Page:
This page describes the mechanics and the theory behind assuming different holding periods and different discount rates in computing project value and in computing holding period IRR’s. The idea of holding period returns is directly related to the fundamental notion that the risk of a project changes over time from the development phase to the construction phase to the initial operations and to the mature operations. Different projects have different changes in the risk profile, but virtually all projects have this characteristic. The reduction in risk can be measured from the decline in the target IRR required by a potential buyer of the project such as an insurance company or a pension fund. This webpage illustrates the mechanics of how to compute the IRR when the risk of cash flow changes over the life of a project. You can put in different assumed buyer discount rates and evaluate the IRR over a holding period.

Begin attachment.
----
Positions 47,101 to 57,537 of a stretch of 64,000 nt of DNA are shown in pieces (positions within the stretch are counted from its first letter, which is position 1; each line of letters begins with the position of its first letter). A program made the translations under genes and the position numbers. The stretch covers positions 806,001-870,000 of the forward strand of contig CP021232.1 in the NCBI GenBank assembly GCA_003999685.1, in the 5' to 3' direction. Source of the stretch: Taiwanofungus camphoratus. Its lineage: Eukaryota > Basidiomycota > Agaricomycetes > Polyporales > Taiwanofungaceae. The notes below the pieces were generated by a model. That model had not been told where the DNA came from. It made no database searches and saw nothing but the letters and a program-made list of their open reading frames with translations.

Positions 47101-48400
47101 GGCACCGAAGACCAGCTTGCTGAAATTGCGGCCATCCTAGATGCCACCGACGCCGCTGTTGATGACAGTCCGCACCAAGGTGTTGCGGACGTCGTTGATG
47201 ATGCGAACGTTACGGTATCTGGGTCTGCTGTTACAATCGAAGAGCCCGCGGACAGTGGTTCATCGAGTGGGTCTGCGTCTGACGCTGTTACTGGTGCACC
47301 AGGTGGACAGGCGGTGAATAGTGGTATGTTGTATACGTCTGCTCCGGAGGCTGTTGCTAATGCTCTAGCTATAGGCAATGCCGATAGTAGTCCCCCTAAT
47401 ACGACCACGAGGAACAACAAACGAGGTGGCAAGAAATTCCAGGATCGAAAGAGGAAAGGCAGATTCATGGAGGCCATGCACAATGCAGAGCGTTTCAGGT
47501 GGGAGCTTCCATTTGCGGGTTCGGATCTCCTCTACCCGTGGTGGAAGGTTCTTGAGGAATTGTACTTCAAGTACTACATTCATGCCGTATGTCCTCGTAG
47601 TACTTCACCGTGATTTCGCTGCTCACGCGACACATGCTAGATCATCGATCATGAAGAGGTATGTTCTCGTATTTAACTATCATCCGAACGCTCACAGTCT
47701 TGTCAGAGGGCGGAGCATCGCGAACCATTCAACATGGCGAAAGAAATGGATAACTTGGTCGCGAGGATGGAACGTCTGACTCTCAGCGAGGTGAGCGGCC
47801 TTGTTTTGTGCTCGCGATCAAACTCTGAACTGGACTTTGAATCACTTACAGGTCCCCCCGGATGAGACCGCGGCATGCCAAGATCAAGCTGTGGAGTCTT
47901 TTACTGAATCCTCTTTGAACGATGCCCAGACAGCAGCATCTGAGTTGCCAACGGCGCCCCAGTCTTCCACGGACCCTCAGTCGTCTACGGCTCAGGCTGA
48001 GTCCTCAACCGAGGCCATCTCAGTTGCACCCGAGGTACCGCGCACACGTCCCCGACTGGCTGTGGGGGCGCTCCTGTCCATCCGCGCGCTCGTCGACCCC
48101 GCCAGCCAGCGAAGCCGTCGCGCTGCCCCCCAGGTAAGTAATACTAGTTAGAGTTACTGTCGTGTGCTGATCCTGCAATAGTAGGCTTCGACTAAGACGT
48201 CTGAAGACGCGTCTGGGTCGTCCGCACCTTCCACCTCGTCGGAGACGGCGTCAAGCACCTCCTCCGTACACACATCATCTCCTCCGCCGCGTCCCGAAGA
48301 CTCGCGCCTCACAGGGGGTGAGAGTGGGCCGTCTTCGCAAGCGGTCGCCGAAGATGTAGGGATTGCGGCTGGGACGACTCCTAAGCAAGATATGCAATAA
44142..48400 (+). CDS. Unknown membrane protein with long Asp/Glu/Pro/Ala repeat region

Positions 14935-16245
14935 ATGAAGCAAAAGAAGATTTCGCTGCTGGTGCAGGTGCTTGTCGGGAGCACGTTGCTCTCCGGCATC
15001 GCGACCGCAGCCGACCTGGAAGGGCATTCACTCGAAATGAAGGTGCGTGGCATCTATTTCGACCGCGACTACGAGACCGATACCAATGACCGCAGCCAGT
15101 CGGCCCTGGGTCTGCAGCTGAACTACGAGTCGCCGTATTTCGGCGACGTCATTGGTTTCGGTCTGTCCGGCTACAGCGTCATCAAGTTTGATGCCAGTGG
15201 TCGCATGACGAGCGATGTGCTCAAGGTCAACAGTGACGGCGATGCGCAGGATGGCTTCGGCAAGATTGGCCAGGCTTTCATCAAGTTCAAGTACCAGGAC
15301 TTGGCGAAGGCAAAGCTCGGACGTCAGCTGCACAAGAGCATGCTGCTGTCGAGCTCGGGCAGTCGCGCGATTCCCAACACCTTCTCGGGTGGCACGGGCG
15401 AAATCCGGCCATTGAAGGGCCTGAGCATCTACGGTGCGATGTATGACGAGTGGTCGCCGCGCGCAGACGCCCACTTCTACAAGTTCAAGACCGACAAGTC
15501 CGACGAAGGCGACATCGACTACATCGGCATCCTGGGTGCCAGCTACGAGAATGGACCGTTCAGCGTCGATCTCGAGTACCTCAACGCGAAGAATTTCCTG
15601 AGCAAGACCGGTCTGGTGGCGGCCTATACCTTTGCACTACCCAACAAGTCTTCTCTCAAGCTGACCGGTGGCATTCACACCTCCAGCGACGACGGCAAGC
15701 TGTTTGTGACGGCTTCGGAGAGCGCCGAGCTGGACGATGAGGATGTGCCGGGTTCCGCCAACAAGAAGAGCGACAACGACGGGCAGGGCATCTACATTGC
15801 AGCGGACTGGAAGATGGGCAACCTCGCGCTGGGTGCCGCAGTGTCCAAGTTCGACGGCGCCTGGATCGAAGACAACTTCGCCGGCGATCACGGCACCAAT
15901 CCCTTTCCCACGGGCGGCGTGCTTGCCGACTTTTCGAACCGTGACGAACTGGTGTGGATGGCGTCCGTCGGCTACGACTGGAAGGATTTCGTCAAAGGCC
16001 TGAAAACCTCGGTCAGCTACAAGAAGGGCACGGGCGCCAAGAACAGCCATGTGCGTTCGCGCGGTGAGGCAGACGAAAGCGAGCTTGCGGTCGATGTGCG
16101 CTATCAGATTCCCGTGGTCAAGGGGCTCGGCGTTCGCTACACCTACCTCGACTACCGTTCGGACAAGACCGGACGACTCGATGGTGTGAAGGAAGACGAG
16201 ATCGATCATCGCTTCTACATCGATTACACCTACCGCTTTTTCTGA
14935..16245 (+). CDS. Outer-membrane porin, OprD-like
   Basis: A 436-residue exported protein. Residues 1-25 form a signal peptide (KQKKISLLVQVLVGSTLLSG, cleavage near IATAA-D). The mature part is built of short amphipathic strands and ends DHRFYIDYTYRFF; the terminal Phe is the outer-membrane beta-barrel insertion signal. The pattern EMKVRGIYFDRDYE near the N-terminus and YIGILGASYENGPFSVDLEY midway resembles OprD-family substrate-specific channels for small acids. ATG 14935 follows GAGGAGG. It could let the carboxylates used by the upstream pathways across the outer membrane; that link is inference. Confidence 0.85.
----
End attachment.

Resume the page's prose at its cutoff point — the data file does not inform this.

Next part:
Mechanics of Computing Project Value and Holding Period Returns
The screenshot below illustrates the general process of computing different project values and holding period returns. In the screenshot below you can see the flags that are used for the sale date and the holding period. The value of the project is computed from the prospective cash flows as follows;
Value = NPV of Cash flow at discount rate starting in subsequent period
In this way, the valuation is computed at the end of each period. Note that there are alternative scenarios for the discount rate with some scenarios resulting in a more steep decline in the discount rate than others. The cash flow in row 78 stops after the plant sale, but it includes the value of the project at the sale date. In the example, because of the steep decline in the target IRR, the IRR over the holding period jumps.